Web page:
Maintenance, storage and transport

Immunoglobulin products are supplied as solutions or as lyophilized products that need to be stored appropriately. Some IGs products require refrigeration whereas others can be stored at room temperature. As such, lyophilized products are generally stored at room temperature before reconstitution. However, all liquid IVIG products optimally require refrigerated transport and storage between 2°C and 8°C. Lower temperatures are likely to damage the product, and any IVIG liquid which has been frozen should be discarded {NZ Clinical Immunology Group, 2013}{32}. IVIG products should ideally be stored in accredited blood fridges that meet required standards. Domestic fridges and ward fridges should not be used for storage since these refrigerators are not closely monitored and accepted temperature range cannot be guaranteed. Blood products should be transported in dedicated and validated containers and be stored within glass containers, which are closed with rubber stoppers {ACT Health, 2013}{33}. It is important to follow the manufacturer’s specifications regarding storage of each product, since the recommendations may vary per IG product {NZ Clinical Immunology Group, 2013}{32}. While being stored and transported, the IVIGs should be protected from light {ACT Health, 2013}{33}.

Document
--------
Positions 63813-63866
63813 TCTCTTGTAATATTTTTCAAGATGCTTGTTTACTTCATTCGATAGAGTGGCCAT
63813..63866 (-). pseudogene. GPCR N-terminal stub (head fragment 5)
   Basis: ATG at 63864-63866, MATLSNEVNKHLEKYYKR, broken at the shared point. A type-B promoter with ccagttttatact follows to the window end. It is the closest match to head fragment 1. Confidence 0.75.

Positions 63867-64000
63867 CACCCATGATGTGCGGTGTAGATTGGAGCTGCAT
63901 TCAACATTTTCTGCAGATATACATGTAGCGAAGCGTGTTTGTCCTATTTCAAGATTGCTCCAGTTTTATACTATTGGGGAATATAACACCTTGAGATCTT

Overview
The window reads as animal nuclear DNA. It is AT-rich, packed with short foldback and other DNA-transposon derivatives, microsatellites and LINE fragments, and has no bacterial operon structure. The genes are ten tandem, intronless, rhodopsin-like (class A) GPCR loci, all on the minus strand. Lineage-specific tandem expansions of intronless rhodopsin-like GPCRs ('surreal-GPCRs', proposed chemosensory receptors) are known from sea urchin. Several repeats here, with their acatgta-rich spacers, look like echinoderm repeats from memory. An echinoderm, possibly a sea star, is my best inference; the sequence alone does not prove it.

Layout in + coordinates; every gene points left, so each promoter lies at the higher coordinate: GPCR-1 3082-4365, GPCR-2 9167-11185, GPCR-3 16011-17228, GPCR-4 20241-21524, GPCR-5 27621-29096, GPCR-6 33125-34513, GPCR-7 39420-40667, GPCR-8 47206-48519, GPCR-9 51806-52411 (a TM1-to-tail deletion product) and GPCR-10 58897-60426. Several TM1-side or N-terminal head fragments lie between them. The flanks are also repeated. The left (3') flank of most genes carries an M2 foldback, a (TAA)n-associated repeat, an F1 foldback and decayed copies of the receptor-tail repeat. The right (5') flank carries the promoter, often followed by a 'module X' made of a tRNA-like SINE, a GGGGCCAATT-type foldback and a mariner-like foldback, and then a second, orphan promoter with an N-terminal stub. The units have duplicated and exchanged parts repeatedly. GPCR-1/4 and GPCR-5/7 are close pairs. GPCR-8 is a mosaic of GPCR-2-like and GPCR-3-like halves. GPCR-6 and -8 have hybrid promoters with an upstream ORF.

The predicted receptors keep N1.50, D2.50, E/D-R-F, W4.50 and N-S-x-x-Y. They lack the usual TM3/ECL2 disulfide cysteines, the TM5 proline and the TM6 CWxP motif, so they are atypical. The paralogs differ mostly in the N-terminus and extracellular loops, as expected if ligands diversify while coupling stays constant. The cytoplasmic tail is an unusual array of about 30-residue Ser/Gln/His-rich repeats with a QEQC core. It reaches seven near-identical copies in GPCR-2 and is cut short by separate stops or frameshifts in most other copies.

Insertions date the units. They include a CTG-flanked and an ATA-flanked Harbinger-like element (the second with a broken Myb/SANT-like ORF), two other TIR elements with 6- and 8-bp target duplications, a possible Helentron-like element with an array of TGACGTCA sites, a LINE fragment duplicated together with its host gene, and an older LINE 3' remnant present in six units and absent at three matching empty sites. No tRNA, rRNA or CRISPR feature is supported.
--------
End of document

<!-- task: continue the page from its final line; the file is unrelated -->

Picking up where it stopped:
Examples for Storage:

Kiovig (Baxter)

- Store in a refrigerator for the duration of the shelf life (36 months) (2°C – 8°C). Do not freeze.

- At room temperature: Kiovig may be stored at room temperature (below 25°C) for up to 12 months within the first 24 months. However, once stored at room temperature, the product must remain stored at room temperature and must be used within the first 24 months from the date of manufacture. The total storage time of Kiovig depends on the point of time the vial is transferred to room temperature. The new expiration date must be recorded on the package when the product is transferred to room temperature. Product cannot be stored at room temperature after 24 months from date of manufacture. Once the product has been stored at room temperature, the product should not be re-refrigerated {Baxter, 2011} {36}.

Octagam (Octapharma)

- Store in a refrigerator for the duration of the shelf life (48 months) (2°C – 8°C). Do not freeze.